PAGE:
A guide to navigating the digital hype
Digital technologies like AI, IOT, and big data analytics have been creeping into the customer experience for some time now, but only recently have businesses really started to take serious notice. While only 15% of enterprises are using AI as of today, 31% are expected to add it over the coming 12 months.
This uptick is likely because the ROI companies hoped to realise as a result of implementing AI, IOT and big data analytics is starting to become more palpable. Results such as improved efficiency, cost reduction and business process disruption are some of the benefits to digital transformation.
But, what is fact and what is fiction? Navigating the reality of these digital technologies can be difficult, so putting a plan in place that is best suited for your company's objectives can be a challenge.
Where do we draw the line?
As it relates to AI, the reality is that AI, coupled with big data, allows companies to surface more insights, recognise patterns and, in conjunction with qualified consulting, create improved workflows and provide better information to everyone involved in these processes, both customers and companies.
The hype for AI is that it will soon replace humans in all customer interactions. But, the truth is that, right now, AI serves to reduce workloads and make everyone a bit smarter. We're still a long way from completely open-ended conversations handled by an AI that connects every part of a business. But, businesses wanting to be an early adopter of these digital technologies and use it as a competitive differentiator should be doing it for the right business reasons.
Navigating the adoption phase
Once reality is confidently achieved, you'll need to tackle technology adoption. The adoption phase isn't the last step of the process, but it shouldn't be the first step a company takes either.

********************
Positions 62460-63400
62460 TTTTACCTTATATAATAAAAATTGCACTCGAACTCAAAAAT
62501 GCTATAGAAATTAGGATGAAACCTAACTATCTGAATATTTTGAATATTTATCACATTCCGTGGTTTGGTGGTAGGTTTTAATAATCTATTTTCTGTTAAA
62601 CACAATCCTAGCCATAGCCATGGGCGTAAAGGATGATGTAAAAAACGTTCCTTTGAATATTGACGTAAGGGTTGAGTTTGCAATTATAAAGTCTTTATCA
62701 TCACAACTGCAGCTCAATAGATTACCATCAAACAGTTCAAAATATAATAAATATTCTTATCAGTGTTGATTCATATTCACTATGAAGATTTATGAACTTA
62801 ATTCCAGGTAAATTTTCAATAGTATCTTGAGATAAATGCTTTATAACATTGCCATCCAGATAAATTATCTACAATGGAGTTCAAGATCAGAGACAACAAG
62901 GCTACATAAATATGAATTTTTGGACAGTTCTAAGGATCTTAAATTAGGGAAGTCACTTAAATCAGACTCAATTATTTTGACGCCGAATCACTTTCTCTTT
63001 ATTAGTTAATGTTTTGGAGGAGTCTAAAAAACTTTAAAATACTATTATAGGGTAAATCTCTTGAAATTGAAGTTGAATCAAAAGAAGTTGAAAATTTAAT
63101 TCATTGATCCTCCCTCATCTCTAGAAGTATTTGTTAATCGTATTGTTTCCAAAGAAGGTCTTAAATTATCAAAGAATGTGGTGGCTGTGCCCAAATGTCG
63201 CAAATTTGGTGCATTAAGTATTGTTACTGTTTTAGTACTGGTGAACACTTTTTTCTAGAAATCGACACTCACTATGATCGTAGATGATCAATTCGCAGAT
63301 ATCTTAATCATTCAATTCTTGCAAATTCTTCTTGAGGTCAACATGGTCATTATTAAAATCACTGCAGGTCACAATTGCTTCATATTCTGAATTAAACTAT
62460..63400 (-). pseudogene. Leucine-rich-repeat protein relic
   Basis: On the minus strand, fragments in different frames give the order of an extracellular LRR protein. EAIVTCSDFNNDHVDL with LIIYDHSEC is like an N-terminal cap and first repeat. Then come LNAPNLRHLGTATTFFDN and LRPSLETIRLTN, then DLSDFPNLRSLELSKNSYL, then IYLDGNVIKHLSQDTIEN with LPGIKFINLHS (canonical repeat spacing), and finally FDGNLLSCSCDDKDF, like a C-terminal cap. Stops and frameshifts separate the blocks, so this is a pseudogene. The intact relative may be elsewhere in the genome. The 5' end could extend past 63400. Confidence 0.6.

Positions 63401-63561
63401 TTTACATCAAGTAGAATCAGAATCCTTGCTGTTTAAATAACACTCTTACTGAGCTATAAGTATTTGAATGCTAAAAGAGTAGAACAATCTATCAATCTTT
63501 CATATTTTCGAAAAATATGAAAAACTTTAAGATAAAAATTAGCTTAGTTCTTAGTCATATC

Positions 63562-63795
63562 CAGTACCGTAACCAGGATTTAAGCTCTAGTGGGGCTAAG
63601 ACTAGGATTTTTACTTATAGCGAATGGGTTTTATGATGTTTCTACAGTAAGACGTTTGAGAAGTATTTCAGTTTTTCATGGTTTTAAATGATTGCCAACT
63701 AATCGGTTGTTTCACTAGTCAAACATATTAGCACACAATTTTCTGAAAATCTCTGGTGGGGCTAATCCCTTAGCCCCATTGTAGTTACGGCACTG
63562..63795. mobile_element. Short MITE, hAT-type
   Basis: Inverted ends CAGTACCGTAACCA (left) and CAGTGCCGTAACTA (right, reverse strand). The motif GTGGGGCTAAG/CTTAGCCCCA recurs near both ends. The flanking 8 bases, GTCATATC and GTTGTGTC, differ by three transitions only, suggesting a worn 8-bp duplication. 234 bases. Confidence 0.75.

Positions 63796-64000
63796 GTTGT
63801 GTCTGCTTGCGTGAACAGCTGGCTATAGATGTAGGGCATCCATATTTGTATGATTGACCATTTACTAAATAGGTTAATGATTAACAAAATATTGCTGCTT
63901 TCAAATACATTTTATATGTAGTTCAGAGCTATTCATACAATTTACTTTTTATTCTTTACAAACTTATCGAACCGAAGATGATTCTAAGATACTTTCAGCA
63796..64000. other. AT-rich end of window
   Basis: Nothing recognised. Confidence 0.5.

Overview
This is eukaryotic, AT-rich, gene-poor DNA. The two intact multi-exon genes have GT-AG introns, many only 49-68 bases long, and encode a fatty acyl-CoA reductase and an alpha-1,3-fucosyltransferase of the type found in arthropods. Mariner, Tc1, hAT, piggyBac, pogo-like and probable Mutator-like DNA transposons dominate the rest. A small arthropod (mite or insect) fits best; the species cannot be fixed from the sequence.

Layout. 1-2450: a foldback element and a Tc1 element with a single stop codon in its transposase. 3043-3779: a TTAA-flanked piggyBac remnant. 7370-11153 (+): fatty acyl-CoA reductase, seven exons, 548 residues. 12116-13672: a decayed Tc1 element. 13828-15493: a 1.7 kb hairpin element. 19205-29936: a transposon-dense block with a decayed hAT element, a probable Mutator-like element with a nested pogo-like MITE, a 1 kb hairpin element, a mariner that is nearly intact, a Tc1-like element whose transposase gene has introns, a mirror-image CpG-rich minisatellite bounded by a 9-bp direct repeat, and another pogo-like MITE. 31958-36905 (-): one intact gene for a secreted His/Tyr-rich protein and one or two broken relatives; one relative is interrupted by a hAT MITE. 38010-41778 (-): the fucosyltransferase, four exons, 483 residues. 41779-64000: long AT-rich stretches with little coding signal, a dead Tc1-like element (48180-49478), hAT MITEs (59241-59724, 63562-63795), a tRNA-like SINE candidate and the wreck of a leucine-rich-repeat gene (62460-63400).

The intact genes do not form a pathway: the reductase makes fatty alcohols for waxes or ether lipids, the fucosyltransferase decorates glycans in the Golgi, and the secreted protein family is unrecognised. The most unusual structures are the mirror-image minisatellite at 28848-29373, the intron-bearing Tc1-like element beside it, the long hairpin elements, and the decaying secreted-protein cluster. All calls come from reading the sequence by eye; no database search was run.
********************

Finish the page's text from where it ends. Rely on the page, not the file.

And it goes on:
Phase one must be the recognition that a business transformation is necessary to correct existing issues and then identify process improvements and technologies to support the entire effort. Most companies will find that addressing existing issues internally will net bigger results than trying an approach that involves brand new processes and goals that may cause even more internal disruption.
It's good to remember what happened 10 or so years ago, as smartphones started to become available. Companies rushed to create native apps that were created for the sake of getting in early on a new platform, but not necessarily with well-defined or aligned goals. After researchers started to look into app usage did the ineffectiveness of most apps become apparent? A smartphone user survey by App Annie last year found the average US mobile user has around 100 apps installed on their smartphones, but use just 10 on average a day. In those early days of the smartphone, brands jumped into app development simply because everyone else was, instead of taking advantage of other, more strategic, capabilities of smartphones like SMS and the Web browser.
Digital adoption doesn't guarantee change
Being an early adopter can be great, but it's only great if it truly benefits your customers; after all, they are the ones you are aiming to please. Understanding the needs, issues and preferences of both your internal and external customers and understanding the difference between them is critical, and the only way to truly create positive change.
For example, AI is not something a company should or really can "buy". AI is a feature of a larger solution that will support a specific strategy that a company has determined will suit its need to change for improvement. In the contact centre industry, omni-channel has often been incorrectly talked about as a product or solution, instead of correctly positioned as a strategy where the goal is to have customers enjoying a consistent experience, regardless of which channel they start and finish on.
Technology adoption is nothing new, but doing so in a cloud environment, relatively speaking, is. What's also not new are the fundamental principles of ROI. The pitfalls of evaluating the potential impact of technology investment in a vacuum and not involving the resources of the vendor or your company stakeholders/influencers/users could result in a wrong purchase and one that not only delays success, but could result in adverse outcomes. This means wasted resources and potentially lost customers. Organisations need to have hard performance objectives identified, such as reduced labour expenses or improved customer satisfaction scores, in addition to making sure the experiences are connected to the rest of the customer experience before making a purchase decision, and even more so, before deployment.
The point being, AI has the potential to impact people and processes far beyond the scope of your project at hand. Therefore, the addition of AI should be viewed as a significant part of a true digital transformation and not an interaction in isolation.